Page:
During the early 1970s, people with diabetes received insulin produced by pigs and cattle. It was the only option, and produced many side effects, such as allergic reactions. When the scientists of the City of Hope National Medical Center and Genentech Inc. successfully created human insulin in laboratory conditions, it marked a new era in the history of microbiology and pharmacy.
Since then, synthetic insulin has been produced on a commercial scale and has become the primary treatment regime for diabetes.
What is synthetic insulin made of?
All hormones are protein molecules that are formed by linking amino acids. Insulin is one such hormone that contains two unique amino acid chains, A and B. To produce proteins by the cells of the body, the message from the genes must be decrypted. The DNA does this process in the cells.
Scientists were able to artificially synthesize the gene to produce the amino acids required to produce insulin. This synthetic gene was then stitched to external DNA rings known as plasmids. The plasmids are commonly seen as additional DNA material in bacteria. One such bacteria is Escherichia coli. This process is known as recombinant DNA technology, where two different sets of DNAs are attached.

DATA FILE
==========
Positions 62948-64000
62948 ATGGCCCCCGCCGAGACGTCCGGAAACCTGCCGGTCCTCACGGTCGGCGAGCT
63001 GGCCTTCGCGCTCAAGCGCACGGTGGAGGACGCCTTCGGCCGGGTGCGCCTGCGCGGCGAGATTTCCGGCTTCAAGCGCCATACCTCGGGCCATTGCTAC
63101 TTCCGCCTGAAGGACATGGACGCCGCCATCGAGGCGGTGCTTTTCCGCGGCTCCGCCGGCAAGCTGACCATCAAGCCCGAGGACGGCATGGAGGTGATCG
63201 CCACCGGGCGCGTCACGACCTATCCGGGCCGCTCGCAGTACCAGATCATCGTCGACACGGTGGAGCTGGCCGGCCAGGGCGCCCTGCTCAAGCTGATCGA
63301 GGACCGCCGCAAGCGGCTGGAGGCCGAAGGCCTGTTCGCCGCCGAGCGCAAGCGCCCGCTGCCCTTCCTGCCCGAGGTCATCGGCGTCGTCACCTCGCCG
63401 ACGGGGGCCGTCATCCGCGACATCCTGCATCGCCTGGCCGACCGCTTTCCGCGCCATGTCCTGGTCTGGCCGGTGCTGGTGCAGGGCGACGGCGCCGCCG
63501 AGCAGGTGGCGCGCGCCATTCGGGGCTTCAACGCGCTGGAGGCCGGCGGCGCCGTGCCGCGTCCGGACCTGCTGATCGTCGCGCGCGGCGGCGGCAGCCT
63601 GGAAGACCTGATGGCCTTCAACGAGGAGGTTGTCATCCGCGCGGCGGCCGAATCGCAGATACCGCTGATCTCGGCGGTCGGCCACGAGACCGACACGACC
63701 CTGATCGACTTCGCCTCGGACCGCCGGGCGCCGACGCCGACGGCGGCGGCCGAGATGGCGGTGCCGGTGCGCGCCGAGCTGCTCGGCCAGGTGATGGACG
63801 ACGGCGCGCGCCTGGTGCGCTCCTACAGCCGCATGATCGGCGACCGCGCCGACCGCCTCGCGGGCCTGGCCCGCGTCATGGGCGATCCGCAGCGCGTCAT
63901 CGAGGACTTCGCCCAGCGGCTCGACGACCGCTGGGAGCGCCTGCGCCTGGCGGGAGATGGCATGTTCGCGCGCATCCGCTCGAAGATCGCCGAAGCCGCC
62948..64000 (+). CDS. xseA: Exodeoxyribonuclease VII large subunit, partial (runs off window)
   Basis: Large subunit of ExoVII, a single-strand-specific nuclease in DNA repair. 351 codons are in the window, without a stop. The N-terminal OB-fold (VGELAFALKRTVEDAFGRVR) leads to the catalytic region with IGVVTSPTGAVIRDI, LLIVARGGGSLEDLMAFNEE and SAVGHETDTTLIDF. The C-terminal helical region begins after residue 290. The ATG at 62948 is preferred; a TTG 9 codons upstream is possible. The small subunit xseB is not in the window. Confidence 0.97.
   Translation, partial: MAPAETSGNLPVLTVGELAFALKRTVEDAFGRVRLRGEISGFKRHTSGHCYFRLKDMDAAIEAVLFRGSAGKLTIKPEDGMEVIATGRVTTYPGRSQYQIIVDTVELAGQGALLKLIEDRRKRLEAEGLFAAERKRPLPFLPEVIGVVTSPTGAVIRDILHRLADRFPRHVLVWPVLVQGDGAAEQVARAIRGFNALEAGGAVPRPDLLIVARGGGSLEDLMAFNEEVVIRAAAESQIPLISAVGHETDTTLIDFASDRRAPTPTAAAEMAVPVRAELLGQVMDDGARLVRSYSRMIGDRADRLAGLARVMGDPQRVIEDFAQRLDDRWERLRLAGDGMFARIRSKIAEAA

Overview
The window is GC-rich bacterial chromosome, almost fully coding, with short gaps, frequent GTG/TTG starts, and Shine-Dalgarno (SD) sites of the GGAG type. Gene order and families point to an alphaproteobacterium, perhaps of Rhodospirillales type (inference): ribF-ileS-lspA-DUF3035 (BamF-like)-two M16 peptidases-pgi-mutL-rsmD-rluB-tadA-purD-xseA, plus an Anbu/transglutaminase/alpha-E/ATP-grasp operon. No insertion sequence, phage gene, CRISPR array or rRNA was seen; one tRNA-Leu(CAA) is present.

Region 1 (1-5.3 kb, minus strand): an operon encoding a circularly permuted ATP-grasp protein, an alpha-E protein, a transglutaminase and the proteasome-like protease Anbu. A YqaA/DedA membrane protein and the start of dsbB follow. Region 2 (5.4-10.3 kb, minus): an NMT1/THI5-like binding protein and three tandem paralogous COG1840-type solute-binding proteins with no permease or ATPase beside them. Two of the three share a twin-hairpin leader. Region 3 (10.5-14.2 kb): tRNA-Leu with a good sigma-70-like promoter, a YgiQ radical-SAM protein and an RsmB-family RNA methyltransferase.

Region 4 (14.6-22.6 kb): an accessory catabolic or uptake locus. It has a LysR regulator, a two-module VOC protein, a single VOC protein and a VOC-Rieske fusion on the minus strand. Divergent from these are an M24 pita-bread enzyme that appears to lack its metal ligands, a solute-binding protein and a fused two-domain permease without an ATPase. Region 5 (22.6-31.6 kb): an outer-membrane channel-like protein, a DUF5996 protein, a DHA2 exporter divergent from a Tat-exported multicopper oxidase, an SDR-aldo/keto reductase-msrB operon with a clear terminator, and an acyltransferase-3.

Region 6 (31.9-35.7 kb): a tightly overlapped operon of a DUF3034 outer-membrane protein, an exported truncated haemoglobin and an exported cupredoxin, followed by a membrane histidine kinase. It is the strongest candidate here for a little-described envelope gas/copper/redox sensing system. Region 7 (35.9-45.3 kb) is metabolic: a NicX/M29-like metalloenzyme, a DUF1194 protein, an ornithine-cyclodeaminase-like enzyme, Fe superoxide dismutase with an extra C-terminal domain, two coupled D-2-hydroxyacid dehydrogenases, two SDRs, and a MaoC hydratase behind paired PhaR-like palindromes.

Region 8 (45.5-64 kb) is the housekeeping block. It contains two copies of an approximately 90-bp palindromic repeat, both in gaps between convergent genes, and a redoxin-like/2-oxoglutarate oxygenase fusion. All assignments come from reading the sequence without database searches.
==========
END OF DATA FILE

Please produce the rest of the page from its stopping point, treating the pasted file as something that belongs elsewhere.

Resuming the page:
Once the new plasmid is synthesized, it is introduced into E. coli. The E. coli used in this process is not the strain that causes diarrhea in humans. A different strain, which is known as benign E. coli, is used.
Once the plasmid is introduced to the bacteria, it activates and begins producing amino acids A and B. When enough of each are created, they are isolated from the bacterial cells in their pure form. These two chains are then combined to form what is known as synthetic insulin.